The Courier News from Blytheville, Arkansas on December 19, 1946 · Page 8
Get access to this page with a Free Trial

The Courier News from Blytheville, Arkansas · Page 8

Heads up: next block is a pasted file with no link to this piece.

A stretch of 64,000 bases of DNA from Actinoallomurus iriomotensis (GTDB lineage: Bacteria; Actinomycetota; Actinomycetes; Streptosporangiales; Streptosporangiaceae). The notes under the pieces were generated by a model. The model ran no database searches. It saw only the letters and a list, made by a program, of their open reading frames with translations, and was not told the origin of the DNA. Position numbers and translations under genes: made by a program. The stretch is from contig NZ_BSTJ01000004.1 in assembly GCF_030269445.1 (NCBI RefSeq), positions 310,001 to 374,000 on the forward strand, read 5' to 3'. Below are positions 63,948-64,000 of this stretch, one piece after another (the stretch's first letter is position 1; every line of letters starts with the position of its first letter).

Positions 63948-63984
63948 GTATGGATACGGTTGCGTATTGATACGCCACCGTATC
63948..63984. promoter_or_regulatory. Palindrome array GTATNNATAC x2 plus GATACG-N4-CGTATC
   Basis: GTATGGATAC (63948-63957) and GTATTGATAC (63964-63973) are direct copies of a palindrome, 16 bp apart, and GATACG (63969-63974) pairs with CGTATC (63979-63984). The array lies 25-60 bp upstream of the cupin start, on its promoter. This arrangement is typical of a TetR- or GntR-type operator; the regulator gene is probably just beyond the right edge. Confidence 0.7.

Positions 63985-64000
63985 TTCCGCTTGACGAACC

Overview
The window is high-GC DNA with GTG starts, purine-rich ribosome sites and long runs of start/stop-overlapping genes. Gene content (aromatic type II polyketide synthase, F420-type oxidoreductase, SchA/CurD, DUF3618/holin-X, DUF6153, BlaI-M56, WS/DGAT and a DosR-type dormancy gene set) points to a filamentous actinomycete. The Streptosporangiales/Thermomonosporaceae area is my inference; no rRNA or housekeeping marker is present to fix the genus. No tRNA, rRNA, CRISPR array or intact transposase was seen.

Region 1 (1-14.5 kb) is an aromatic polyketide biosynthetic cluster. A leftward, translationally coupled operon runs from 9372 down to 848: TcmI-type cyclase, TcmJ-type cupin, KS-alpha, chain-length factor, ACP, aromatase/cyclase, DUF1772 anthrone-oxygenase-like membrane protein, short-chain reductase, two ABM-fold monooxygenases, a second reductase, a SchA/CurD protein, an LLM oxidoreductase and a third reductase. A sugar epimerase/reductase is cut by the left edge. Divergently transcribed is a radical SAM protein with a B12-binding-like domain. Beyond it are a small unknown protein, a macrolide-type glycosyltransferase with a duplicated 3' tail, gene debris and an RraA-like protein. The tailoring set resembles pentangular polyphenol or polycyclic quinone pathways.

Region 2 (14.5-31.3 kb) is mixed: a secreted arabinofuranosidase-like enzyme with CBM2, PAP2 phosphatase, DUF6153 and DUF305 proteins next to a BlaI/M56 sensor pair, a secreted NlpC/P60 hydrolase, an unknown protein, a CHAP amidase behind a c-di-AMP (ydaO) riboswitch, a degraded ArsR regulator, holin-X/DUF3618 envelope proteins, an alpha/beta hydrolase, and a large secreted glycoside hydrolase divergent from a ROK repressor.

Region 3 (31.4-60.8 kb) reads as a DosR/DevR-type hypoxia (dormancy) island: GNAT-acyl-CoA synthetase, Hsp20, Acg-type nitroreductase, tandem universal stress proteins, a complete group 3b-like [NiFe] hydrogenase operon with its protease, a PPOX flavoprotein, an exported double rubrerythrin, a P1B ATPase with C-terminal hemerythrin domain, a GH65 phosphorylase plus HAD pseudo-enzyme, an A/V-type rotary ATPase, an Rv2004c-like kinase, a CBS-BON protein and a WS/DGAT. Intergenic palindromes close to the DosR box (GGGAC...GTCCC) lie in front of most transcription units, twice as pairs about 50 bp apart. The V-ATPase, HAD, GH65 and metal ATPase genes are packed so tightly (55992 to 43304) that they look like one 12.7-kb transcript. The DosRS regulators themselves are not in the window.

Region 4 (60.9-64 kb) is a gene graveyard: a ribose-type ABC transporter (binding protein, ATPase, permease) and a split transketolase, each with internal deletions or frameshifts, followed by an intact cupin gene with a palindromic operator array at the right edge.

Blytheville, Arkansas
Issue Date:
Thursday, December 19, 1946
Page 8
Start Free Trial